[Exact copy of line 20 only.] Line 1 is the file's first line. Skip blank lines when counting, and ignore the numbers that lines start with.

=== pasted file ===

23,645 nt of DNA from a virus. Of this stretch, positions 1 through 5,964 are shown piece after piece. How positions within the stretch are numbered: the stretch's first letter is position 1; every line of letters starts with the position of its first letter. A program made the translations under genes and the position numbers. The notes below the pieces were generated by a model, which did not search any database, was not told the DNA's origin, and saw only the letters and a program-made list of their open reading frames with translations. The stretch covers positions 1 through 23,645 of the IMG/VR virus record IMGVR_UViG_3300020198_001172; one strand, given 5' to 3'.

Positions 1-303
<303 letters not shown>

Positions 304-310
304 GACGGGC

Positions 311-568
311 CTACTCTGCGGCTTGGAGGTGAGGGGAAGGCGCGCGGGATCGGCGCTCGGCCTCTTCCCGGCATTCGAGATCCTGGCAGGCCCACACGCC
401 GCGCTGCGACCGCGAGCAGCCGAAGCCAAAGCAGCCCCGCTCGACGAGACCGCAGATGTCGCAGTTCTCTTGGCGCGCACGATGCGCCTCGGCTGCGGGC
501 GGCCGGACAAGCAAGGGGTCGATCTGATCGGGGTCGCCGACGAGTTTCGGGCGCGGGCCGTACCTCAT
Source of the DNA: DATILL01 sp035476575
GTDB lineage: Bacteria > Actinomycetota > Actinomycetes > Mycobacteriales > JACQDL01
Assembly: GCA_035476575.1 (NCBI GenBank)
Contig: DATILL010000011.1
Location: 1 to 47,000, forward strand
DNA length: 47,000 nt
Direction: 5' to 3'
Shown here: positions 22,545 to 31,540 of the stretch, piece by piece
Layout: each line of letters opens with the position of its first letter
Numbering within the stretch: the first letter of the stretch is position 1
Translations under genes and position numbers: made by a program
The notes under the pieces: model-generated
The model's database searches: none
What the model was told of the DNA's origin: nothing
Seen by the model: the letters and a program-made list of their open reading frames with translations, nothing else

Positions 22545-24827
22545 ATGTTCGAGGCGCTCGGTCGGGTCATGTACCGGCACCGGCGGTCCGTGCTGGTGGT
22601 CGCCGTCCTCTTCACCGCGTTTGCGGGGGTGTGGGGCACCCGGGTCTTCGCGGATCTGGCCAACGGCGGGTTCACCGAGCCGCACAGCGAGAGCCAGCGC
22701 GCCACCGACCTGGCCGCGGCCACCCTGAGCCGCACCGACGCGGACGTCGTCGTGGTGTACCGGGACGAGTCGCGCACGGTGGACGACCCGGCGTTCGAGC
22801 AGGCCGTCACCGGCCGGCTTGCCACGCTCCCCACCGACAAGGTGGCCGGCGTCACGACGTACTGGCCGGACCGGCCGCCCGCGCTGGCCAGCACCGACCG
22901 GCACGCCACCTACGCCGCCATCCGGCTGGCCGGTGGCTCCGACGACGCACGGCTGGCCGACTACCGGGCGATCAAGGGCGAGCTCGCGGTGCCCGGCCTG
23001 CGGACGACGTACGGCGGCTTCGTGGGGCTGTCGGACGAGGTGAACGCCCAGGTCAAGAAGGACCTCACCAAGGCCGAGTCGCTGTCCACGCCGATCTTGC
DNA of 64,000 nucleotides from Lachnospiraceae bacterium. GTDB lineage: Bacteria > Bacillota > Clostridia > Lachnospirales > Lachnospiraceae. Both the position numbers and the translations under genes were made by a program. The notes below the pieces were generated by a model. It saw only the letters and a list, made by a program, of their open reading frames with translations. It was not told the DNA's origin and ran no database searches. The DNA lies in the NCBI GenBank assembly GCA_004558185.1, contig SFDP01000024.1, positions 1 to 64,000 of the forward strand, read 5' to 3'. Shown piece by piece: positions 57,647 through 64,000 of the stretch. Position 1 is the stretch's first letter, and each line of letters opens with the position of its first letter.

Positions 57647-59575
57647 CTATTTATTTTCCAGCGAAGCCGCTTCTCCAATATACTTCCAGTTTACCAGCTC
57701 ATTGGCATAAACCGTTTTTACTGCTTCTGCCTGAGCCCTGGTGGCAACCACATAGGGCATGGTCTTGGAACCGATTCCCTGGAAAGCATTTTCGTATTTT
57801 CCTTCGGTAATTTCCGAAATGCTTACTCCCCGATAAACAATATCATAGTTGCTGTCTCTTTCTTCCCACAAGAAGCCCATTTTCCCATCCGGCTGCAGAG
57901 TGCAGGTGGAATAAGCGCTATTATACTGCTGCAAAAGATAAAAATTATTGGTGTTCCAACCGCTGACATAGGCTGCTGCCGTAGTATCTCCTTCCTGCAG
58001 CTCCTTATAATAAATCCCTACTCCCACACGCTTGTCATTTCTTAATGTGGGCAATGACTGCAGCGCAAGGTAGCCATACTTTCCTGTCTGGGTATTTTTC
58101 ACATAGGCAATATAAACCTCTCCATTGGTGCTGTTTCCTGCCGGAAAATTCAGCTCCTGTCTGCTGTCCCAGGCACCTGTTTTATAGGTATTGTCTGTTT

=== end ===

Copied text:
Translations under genes and position numbers: made by a program